The Way of the World: William Congreve

The Way of the World

★★★★

(Donmar Warehouse, 25 May 2018)

Midway through last week, I saw that Kerstin had posted on Facebook about William Congreve’s The Way of the World, first performed in 1700 and now playing in Covent Garden once again, this time in the cosy Donmar Warehouse. I was sorely tempted, as I hadn’t seen a Restoration comedy for years. By chance there was a single seat left on Friday night; and so off I went, for a thoroughly self-indulgent evening of belles, beaux, dastardly rakes, romantic dowagers, wicked stratagems and – I devoutly hoped – virtue rewarded. Although it sometimes proved difficult to fathom exactly who was gulling whom at any given moment, I had a wonderful time, savouring the dazzling costumes and the accomplished cast, who brought out all the sparkle of Congreve’s elegant wit.

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Coriolanus: William Shakespeare

Coriolanus: Donmar Warehouse

★★★★

(Donmar Warehouse, 2013, directed by Josie Rourke)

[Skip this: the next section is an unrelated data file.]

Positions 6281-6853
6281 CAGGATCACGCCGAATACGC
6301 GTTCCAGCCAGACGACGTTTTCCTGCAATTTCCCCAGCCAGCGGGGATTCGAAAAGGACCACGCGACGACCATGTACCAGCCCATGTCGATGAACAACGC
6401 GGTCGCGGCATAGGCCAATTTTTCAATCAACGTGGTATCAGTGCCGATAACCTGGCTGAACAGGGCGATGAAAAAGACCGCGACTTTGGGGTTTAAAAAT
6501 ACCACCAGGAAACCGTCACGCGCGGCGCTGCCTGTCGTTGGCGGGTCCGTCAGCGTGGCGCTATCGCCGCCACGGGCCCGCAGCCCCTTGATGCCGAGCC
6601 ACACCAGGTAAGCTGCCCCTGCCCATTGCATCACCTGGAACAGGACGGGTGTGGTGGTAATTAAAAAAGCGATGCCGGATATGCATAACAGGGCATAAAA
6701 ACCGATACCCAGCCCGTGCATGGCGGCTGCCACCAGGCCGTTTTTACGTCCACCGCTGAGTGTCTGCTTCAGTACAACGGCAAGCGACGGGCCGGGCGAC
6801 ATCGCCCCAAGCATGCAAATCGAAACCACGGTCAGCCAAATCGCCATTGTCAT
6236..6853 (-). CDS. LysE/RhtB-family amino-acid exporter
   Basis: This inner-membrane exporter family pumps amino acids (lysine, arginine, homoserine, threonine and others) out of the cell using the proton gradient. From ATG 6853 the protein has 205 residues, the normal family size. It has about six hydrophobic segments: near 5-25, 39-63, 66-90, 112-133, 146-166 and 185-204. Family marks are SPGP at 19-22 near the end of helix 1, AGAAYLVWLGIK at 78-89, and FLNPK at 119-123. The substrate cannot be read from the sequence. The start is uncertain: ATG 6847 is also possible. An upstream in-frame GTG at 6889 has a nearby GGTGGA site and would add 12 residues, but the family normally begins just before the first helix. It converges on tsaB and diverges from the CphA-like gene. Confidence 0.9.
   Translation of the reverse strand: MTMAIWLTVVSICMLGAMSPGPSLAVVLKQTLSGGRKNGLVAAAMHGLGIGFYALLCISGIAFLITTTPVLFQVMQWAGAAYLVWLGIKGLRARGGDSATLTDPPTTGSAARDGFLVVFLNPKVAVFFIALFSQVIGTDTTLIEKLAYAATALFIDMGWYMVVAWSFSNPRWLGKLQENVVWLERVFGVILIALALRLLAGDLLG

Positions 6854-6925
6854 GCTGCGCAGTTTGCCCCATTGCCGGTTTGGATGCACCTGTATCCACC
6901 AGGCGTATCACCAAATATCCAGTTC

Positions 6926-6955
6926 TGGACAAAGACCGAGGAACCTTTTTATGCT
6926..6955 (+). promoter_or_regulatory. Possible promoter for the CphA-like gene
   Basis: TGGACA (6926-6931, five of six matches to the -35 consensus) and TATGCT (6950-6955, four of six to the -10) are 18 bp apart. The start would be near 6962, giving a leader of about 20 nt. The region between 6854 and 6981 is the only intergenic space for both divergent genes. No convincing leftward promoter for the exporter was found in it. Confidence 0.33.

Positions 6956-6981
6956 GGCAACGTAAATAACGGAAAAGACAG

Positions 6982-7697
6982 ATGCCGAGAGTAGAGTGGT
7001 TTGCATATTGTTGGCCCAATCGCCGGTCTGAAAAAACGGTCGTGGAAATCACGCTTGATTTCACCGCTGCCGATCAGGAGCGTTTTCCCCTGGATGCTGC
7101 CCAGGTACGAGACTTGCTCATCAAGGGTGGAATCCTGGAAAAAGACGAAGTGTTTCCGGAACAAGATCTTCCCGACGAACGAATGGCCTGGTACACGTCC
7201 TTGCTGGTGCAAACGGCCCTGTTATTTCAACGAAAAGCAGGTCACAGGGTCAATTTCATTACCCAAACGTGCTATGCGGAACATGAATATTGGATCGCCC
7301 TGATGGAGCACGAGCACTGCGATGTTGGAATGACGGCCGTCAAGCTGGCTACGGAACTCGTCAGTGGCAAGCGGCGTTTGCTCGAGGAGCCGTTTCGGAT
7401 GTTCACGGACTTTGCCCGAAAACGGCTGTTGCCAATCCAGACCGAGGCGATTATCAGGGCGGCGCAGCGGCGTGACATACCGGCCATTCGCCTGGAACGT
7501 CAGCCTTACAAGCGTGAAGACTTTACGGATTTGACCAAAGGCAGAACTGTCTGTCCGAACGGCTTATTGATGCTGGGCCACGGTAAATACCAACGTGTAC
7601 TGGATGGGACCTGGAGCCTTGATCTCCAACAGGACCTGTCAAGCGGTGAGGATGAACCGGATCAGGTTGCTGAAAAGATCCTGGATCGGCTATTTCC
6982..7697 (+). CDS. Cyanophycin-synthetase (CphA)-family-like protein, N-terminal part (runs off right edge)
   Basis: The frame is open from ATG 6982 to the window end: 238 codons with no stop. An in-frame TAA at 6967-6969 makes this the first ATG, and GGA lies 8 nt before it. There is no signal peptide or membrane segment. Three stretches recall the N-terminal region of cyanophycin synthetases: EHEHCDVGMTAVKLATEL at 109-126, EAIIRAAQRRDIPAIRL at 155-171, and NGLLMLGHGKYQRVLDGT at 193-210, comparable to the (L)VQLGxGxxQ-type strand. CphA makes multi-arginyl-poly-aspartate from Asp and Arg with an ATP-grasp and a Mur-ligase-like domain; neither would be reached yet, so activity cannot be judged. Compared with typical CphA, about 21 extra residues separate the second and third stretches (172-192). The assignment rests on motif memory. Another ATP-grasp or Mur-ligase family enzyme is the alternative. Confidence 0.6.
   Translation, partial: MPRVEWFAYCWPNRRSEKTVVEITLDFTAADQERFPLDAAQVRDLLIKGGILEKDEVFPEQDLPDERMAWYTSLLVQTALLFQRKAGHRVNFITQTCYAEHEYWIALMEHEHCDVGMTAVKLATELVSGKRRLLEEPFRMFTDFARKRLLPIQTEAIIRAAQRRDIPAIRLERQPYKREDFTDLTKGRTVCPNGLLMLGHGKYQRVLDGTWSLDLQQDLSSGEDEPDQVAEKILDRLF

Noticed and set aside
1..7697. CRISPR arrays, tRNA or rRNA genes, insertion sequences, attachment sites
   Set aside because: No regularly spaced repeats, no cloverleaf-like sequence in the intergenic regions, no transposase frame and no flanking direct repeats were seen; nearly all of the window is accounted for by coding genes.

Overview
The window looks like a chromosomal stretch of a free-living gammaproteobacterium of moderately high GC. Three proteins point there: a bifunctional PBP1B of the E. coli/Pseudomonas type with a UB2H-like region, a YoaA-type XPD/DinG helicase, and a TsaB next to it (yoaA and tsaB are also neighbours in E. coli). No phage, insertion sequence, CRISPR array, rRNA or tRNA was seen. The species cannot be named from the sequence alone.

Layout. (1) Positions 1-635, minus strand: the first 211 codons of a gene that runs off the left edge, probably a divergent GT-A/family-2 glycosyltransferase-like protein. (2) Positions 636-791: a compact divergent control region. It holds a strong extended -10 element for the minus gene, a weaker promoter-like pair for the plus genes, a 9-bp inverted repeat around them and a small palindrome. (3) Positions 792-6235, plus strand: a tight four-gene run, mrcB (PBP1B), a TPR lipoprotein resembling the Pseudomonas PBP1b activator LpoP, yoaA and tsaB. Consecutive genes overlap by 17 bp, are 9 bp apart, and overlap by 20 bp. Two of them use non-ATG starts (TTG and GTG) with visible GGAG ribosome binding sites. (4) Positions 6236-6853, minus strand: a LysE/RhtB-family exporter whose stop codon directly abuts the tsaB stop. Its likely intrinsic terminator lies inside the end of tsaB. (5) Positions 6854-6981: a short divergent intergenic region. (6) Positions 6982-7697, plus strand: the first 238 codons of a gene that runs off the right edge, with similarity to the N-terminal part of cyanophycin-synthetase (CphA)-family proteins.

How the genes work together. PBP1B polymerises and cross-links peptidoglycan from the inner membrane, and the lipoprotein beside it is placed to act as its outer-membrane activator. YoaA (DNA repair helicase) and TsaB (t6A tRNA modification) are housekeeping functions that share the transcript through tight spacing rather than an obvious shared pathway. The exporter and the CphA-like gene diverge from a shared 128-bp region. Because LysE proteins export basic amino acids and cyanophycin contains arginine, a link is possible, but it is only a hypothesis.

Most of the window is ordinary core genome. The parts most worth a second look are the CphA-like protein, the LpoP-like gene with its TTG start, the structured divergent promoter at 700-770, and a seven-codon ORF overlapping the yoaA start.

During the Donmar Warehouse’s run of Coriolanus, tickets were so scarce that people camped outside in sleeping bags in the hope of getting a day ticket for the show. Interviewing the director Josie Rourke, just before a live broadcast of the play, Emma Freud asked what could account for this surge of popular interest. Somewhat disingenuously, Rourke enthused about the modern parallels to be found in this story. It’s a tale about the power of public opinion, in which a great soldier is brought down by his failure to transition to the hand-pressing, baby-kissing world of popular politics. She suggested that the play spoke to modern sensibilities. It’s about an era of austerity, about class divisions between the people and those who rule them, and about the fact that the people notionally have a voice but realistically don’t feel they have any power to change their government.

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